PURPOSE: Targeted radiotherapy with 131iodine-meta-iodobenzylguanidine (131I-MIBG) is effective for neuroblastoma (NBL), although optimal scheduling during high-risk (HR) treatment is being investigated. We aimed to evaluate the feasibility of stem cell apheresis and study hematologic reconstitution after autologous stem cell transplantation (ASCT) in patients with HR-NBL treated with upfront 131I-MIBG-therapy.
EXPERIMENTAL DESIGN: In two prospective multicenter cohort studies, newly diagnosed patients with HR-NBL were treated with two courses of 131I-MIBG-therapy, followed by an HR-induction protocol. Hematopoietic stem and progenitor cell (e.g., CD34+ cell) harvest yield, required number of apheresis sessions, and time to neutrophil (>0.5 × 109/L) and platelet (>20 × 109/L) reconstitution after ASCT were analyzed and compared with "chemotherapy-only"-treated patients. Moreover, harvested CD34+ cells were functionally (viability and clonogenic capacity) and phenotypically (CD33, CD41, and CD62L) tested before cryopreservation (n = 44) and/or after thawing (n = 19).
RESULTS: Thirty-eight patients (47%) were treated with 131I-MIBG-therapy, 43 (53%) only with chemotherapy. Median cumulative 131I-MIBG dose/kg was 0.81 GBq (22.1 mCi). Median CD34+ cell harvest yield and apheresis days were comparable in both groups. Post ASCT, neutrophil recovery was similar (11 days vs. 10 days), whereas platelet recovery was delayed in 131I-MIBG- compared with chemotherapy-only-treated patients (29 days vs. 15 days, P = 0.037). Testing of harvested CD34+ cells revealed a reduced post-thaw viability in the 131I-MIBG-group. Moreover, the viable CD34+ population contained fewer cells expressing CD62L (L-selectin), a marker associated with rapid platelet recovery.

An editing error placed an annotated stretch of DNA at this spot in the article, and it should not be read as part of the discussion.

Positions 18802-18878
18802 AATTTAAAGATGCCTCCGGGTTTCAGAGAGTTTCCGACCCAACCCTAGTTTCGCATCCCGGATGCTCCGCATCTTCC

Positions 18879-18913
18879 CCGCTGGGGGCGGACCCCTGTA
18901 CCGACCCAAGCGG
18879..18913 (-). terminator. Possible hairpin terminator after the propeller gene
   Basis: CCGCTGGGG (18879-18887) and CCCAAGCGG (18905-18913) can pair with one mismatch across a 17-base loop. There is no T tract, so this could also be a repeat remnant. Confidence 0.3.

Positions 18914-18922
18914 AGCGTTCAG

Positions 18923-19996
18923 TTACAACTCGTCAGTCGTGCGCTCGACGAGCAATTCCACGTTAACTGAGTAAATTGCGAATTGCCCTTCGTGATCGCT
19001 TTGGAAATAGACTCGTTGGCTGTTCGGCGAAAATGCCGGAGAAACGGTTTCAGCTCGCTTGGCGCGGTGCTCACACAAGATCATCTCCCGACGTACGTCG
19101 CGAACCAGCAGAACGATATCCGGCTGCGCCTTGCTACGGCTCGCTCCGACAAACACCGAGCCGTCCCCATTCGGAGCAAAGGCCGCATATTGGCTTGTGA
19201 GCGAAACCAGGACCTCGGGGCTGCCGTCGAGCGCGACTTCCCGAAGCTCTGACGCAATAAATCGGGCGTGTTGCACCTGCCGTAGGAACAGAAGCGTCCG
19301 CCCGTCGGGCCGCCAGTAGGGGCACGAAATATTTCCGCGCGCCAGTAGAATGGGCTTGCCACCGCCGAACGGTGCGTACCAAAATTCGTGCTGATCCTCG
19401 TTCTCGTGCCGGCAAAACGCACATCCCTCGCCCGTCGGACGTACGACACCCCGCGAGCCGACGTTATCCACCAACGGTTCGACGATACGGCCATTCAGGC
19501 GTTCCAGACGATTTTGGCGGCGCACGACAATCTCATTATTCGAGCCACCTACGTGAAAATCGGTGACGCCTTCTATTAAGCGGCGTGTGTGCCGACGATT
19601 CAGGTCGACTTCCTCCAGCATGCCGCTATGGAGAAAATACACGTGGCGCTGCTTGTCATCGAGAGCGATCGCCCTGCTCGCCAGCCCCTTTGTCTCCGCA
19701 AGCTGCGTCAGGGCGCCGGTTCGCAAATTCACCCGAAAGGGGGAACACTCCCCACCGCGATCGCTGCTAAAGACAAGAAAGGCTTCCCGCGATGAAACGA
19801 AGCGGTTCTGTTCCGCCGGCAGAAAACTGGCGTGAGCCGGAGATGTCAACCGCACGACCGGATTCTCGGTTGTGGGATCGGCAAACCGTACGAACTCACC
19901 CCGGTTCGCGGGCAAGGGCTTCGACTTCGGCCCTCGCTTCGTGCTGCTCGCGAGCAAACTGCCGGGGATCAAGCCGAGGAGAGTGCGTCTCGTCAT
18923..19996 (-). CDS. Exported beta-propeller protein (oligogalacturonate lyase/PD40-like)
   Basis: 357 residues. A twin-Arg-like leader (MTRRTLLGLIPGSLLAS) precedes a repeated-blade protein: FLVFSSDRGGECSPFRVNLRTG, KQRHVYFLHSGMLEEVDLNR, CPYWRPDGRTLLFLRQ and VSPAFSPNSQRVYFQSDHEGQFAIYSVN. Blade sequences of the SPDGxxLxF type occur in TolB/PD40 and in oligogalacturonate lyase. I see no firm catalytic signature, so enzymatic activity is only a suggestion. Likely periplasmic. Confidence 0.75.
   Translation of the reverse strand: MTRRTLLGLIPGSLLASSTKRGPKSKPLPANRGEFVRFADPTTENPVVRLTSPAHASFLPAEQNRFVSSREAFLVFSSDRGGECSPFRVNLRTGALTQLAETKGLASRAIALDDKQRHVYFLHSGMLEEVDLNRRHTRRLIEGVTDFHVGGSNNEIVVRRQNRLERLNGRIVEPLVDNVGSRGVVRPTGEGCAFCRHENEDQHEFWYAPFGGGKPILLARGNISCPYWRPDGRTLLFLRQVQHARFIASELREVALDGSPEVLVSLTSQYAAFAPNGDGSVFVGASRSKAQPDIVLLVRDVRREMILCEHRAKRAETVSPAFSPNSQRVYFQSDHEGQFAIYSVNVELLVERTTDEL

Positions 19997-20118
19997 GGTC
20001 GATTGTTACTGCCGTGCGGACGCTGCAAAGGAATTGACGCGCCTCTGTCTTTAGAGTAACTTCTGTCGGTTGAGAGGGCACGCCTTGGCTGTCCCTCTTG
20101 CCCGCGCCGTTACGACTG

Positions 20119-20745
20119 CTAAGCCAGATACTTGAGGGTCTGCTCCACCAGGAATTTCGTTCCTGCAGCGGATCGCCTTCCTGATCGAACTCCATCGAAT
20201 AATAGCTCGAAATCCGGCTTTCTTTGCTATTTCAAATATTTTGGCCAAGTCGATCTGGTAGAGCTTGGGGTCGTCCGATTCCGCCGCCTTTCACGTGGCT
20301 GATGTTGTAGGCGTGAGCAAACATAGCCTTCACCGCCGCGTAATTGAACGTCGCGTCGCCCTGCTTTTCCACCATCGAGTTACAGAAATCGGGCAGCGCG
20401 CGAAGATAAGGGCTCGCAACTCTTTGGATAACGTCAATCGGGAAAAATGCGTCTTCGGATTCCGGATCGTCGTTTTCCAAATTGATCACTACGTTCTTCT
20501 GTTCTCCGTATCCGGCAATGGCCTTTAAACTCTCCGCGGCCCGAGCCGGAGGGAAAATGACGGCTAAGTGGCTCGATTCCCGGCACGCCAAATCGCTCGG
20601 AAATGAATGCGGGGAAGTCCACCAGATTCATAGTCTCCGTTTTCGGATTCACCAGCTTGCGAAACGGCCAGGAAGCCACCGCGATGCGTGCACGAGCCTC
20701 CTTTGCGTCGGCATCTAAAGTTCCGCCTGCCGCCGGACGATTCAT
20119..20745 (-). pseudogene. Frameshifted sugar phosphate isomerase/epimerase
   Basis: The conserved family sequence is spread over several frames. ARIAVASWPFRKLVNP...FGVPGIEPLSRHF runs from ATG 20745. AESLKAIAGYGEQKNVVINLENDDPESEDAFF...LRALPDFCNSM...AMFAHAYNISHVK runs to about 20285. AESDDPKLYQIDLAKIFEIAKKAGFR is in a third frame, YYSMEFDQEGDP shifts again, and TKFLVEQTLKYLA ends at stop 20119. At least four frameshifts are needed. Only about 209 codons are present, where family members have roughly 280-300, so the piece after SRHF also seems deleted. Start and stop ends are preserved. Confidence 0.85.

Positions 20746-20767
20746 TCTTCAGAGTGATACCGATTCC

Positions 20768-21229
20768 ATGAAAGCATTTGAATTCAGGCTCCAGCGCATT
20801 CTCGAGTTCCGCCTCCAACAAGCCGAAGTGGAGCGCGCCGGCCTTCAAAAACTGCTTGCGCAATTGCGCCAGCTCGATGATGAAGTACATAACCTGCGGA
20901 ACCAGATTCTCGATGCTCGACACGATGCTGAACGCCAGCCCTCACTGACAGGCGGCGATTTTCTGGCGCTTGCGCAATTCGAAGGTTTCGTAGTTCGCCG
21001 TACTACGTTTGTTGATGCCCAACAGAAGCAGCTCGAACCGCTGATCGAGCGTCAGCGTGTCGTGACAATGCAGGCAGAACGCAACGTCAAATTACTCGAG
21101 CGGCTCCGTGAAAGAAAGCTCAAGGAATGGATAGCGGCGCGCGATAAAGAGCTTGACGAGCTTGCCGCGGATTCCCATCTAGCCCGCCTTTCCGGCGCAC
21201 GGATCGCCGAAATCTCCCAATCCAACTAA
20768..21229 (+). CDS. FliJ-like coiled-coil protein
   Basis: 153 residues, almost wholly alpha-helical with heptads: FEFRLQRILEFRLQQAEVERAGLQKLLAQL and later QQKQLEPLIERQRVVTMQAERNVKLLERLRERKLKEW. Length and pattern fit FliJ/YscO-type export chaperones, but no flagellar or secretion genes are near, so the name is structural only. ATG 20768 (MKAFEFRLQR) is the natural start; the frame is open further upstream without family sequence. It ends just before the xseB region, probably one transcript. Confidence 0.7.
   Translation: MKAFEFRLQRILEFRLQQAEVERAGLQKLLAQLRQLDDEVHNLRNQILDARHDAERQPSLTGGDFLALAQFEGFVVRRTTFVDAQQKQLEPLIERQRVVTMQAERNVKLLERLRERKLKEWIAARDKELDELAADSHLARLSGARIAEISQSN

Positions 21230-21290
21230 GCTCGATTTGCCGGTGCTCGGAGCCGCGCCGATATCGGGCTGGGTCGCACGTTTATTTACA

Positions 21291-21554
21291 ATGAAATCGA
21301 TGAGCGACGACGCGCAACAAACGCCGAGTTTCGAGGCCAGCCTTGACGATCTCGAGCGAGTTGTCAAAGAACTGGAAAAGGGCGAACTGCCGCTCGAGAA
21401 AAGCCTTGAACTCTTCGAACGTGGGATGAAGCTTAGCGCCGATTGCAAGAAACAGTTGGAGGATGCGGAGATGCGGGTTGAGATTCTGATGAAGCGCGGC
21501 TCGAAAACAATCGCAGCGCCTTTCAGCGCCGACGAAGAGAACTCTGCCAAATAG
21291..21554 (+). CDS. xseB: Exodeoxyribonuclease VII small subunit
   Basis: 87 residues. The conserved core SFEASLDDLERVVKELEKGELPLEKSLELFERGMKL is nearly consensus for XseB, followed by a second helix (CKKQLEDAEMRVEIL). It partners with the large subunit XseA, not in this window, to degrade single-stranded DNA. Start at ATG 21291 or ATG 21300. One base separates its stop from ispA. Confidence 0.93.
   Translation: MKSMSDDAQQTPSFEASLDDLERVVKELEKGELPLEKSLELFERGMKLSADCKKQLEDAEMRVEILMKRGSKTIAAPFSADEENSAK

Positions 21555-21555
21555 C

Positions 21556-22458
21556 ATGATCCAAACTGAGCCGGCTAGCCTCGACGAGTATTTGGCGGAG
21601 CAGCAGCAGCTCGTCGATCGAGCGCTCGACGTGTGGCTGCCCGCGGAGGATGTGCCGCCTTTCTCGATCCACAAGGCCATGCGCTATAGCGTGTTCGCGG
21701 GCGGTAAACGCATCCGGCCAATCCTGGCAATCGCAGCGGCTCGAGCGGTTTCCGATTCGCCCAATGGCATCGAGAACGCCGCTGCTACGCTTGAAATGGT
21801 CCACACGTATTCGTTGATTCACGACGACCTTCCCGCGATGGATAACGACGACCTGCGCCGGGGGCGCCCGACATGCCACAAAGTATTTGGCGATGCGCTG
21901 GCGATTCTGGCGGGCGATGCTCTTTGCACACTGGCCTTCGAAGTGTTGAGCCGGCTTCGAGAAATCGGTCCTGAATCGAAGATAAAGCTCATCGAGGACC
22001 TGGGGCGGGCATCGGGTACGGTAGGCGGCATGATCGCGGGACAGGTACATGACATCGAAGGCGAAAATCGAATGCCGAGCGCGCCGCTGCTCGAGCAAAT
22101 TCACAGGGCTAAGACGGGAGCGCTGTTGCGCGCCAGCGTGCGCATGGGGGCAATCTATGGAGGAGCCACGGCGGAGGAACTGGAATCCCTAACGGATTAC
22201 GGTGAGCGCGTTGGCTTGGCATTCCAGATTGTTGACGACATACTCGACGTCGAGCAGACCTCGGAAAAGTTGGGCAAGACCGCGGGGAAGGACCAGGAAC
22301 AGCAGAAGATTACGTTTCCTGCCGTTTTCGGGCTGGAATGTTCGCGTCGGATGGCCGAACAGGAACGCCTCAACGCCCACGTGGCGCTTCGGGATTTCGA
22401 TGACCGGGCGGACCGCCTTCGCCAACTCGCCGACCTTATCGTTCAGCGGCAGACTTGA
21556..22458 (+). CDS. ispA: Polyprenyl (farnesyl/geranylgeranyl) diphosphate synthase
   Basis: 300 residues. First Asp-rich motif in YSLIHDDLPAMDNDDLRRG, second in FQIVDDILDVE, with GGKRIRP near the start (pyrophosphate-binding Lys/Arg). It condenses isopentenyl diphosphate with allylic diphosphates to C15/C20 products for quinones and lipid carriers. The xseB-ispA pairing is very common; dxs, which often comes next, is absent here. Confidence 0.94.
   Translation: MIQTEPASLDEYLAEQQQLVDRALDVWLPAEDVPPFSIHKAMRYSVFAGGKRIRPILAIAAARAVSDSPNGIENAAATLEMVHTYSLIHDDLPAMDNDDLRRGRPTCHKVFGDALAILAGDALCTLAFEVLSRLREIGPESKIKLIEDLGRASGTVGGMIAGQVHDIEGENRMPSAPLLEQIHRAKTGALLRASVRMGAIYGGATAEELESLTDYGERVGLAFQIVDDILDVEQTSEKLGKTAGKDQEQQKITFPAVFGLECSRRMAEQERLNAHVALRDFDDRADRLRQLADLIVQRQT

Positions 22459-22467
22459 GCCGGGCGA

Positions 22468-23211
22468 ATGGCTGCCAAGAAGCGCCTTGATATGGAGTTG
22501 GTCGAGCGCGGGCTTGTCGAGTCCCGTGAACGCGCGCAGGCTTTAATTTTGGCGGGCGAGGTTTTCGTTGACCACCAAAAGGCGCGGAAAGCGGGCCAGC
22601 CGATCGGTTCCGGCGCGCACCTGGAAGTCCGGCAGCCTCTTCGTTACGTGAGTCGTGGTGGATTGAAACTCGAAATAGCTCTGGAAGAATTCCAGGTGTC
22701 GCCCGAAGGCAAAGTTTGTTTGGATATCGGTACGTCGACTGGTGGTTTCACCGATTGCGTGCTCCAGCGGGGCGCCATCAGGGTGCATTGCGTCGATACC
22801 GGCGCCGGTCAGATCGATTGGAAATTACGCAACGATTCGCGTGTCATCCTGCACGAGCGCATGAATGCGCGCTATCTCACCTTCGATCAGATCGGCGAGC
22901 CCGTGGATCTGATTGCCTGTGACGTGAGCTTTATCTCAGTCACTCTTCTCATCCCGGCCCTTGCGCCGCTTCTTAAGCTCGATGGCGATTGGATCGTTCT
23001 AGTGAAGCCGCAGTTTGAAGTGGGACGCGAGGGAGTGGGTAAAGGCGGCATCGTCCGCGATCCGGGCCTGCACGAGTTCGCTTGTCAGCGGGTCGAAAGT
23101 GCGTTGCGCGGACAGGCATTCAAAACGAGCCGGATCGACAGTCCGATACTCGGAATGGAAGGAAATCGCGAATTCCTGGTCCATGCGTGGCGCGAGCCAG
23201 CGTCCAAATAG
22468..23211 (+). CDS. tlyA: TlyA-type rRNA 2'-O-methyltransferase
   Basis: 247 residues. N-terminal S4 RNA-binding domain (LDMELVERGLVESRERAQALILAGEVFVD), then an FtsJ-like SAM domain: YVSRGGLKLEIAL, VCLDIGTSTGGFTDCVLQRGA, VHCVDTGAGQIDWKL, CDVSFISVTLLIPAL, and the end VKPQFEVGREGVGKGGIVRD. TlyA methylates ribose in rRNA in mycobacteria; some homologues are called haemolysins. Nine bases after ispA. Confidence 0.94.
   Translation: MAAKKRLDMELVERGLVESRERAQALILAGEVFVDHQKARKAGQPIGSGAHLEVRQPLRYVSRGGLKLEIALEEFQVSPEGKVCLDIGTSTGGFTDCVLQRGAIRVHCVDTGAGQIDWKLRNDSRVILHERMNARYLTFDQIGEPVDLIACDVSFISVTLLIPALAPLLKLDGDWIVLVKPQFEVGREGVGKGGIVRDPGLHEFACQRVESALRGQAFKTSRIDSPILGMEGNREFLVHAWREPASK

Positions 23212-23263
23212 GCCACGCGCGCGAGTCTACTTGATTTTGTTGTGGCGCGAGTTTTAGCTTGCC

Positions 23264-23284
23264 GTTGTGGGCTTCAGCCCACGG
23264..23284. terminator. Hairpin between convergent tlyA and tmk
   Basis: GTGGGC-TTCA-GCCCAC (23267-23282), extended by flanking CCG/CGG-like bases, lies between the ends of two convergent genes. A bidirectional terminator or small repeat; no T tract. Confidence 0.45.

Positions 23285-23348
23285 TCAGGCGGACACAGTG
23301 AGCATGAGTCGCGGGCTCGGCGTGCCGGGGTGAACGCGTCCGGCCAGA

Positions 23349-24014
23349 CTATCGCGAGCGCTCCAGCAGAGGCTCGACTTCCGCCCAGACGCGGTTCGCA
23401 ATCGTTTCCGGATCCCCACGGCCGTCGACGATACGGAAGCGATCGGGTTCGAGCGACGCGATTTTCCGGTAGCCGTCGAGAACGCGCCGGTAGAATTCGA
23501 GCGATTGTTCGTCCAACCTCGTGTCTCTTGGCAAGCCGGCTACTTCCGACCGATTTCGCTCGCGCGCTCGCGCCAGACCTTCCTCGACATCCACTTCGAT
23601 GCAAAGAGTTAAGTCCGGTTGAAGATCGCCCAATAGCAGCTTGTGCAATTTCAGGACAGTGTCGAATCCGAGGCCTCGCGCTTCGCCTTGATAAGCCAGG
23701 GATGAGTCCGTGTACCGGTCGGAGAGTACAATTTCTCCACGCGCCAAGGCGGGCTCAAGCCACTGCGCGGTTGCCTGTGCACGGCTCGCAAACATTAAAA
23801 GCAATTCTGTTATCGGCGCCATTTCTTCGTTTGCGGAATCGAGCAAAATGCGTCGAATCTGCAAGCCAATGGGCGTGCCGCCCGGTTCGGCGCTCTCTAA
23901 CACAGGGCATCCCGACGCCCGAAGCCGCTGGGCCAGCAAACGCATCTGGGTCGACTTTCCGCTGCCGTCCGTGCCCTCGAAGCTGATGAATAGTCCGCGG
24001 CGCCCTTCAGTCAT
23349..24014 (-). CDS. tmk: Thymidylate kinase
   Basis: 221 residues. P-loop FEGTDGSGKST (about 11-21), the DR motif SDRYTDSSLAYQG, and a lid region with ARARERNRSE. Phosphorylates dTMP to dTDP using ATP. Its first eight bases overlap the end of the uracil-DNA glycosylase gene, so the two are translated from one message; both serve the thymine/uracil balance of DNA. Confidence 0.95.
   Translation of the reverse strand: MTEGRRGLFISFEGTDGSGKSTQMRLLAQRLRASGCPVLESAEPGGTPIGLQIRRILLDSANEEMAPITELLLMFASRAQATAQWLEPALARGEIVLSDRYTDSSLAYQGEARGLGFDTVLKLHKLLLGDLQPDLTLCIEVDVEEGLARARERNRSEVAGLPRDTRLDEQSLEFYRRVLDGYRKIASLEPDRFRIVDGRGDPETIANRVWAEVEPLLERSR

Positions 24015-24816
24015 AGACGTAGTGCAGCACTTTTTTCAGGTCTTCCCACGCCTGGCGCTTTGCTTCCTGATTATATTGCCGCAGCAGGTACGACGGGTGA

CONCLUSIONS: Harvesting of CD34+ cells is feasible after 131I-MIBG. Platelet recovery after ASCT was delayed in 131I-MIBG-treated patients, possibly due to reinfusion of less viable and CD62L-expressing CD34+ cells, but without clinical complications. We provide evidence that peripheral stem cell apheresis is feasible after upfront 131I-MIBG-therapy in newly diagnosed patients with NBL. However, as the harvest of 131I-MIBG-treated patients contained lower viable CD34+ cell counts after thawing and platelet recovery after reinfusion was delayed, administration of 131I-MIBG after apheresis is preferred.